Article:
display link to drive opengl loop?

Apprentice
Posts: 15
Joined: 2009.01
Post: #1
I tried to follow the guidelines here: http://developer.apple.com/qa/qa2004/qa1385.html

I keep getting errors using it, I believe related to threading, I put locks around everything anytime I draw, but after the program loads for a few seconds it will run, then gdb will be called up with four threads, one will be mach_msg_trap, two in _semwait_signal, I believe these are just normal threads and the fourth will be stuck on whatever happens to be the first gl function, which will give me a exc_bad_access. This program works fine if I just call the draw function normally.
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Post: #2
Did you try it without the locks?
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Apprentice
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Post: #3
I did try it without the locks before I read the second guideline that mentioned that you needed to lock opengl, it was crashing then also.

I actually stopped it from crashing, when I switched over to the display link function I hadn't properly set my context, now I have it set right but it's just drawing a white screen... I think maybe it's the wrong context.
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Post: #4
alloca Wrote:I did try it without the locks before I read the second guideline that mentioned that you needed to lock opengl, it was crashing then also.

I guess I recall reading dev docs somewhere that OpenGL is not thread safe, but you should know that it *is* thread-safe nowadays, just not the contexts. So you should do something like:

Code:
NSOpenGLContext        *currentContext;

currentContext = [self openGLContext];
[currentContext makeCurrentContext];

CGLLockContext([currentContext CGLContextObj]);

[self drawMyGLFrame];

[currentContext flushBuffer];

CGLUnlockContext([currentContext CGLContextObj]);

Last I recall, that was all the locking I needed for a display link.

Yeah, if it's white after that, I'm stumped without more code to look at.
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DoG
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Post: #5
Umm, the contexts are the main thing you are dealing with, so, no, OpenGL never was, and isn't, thread safe. You need to manually lock it if you want to draw to a context from multiple threads.

However, if you only ever touch the context from the display link callback, there's no need to lock it, you just need to make it current.

The fact that it doesn't display what you want doesn't say much, it could be any number of: forgetting to set/clear state, wrong color, wrong matrices, no buffer swap, etc.
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Post: #6
DoG Wrote:Umm, the contexts are the main thing you are dealing with, so, no, OpenGL never was, and isn't, thread safe. You need to manually lock it if you want to draw to a context from multiple threads.

Lest you think I'm completely nuts, here's a quote from OSC:

Quote:Jake: OpenGL contexts are not thread-safe, but OpenGL is. OpenGL contexts are current per-thread. It's perfectly possible to call GL from a thread other than the main one; just make sure that your context is current in that secondary thread, and that no other thread touches the context simultaneously.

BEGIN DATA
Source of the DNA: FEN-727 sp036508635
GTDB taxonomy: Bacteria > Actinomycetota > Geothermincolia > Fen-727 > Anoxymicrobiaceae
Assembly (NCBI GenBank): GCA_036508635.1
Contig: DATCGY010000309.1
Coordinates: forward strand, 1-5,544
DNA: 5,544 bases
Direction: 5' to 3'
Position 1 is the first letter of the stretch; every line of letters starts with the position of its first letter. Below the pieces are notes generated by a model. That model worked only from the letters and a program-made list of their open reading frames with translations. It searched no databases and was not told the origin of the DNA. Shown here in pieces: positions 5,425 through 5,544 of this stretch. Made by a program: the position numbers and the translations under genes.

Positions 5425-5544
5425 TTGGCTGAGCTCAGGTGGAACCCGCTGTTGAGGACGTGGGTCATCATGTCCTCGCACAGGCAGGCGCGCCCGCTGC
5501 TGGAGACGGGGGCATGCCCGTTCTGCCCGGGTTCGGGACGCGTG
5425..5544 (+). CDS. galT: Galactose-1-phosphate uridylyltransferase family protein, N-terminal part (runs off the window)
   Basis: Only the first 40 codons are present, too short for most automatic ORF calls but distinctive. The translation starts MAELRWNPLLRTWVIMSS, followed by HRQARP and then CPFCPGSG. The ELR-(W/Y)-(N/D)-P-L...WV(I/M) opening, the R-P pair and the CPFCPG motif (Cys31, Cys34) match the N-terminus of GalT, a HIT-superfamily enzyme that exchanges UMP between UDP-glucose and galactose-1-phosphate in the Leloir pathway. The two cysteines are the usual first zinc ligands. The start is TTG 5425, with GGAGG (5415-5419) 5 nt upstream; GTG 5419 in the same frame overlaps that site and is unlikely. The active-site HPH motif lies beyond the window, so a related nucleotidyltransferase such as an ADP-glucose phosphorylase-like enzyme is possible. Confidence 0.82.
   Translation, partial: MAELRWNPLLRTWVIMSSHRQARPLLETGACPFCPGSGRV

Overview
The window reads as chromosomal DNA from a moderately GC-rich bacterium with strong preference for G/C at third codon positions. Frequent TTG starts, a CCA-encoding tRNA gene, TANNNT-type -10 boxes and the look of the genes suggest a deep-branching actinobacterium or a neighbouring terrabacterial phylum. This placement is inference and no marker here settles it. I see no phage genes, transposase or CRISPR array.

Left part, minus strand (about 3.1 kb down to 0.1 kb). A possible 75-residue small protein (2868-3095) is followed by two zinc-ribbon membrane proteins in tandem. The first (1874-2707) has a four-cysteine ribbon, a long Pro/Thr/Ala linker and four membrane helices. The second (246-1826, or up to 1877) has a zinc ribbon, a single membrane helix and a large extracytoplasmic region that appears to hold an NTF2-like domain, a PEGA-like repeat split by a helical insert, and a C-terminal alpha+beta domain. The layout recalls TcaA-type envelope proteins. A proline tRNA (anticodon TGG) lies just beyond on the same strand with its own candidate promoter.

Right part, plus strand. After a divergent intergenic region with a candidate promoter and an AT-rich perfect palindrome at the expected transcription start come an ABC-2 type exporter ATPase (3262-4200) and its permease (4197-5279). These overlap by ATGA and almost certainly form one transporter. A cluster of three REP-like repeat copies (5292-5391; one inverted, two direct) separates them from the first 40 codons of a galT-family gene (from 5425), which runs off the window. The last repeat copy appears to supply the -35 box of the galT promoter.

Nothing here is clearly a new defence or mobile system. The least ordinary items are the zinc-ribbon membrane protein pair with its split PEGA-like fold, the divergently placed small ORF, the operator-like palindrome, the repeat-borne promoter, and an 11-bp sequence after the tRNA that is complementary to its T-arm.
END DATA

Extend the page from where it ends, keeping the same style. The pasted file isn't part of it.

I guess you can take that however you want. To me it means OpenGL is thread safe in the sense that you can access it from multiple threads, but you can't access it simultaneously from multiple threads.

DoG Wrote:However, if you only ever touch the context from the display link callback, there's no need to lock it, you just need to make it current.

I just tested this twice. First time it crashed. Second time it froze my machine and I had to restart (and type this in twice Mad ). However, if I CGLLockContext in the display link callback it works just peachy. I guess you can take that however you want too. My take is that it's a good idea to CGLLockContext, and it certainly won't hurt anything to do so anyway.
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Apprentice
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Post: #7
I found Dave Dribin's sample code here: http://www.dribin.org/dave/blog/archives...engl_view/

That helped me figure out what was going on and it's all working now, man this stuff is confusing!
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Post: #8
alloca Wrote:... man this stuff is confusing!

It can get worse too, depending on how many little details you want to handle, and on how many versions back of the OS you want to support. There are things like: if you want a resize control you have to draw it yourself. Then there's handling keyboard input. Mouse input. Capture mouse/hide mouse in windowed mode. Do you want to allow the user to choose screen resolutions? How about Wacom mouse compatibility. Oh, and then it gets even worse trying to figure out why the windowing system fights you for coordinates with multiple monitors. And much much more...

Yah, it's confusing. iPhone is much easier.

Have you considered SDL lately? Smile
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DoG
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Post: #9
AnotherJake Wrote:I guess you can take that however you want. To me it means OpenGL is thread safe in the sense that you can access it from multiple threads, but you can't access it simultaneously from multiple threads.


I just tested this twice. First time it crashed. Second time it froze my machine and I had to restart (and type this in twice Mad ). However, if I CGLLockContext in the display link callback it works just peachy. I guess you can take that however you want too. My take is that it's a good idea to CGLLockContext, and it certainly won't hurt anything to do so anyway.

Well, that sounds like a bug, or your app is doing something with the context from another thread, too. OpenGL Profiler should be able to tell you.

And as for thread safety, it really does depend on your definition. However, I am not sure you would say, for example, NSArray is thread safe. You can create multiple NSArray instances, and manipulate them on different threads, but you can't manipulate the same instance from multiple threads without locking. So, saying OpenGL is thread safe, but not really, isn't helping, without further... context.

Alas, it does indeed get more complicated, and the docs aren't helping, as evidenced by http://www.mikeash.com/?page=pyblog/frid...01-09.html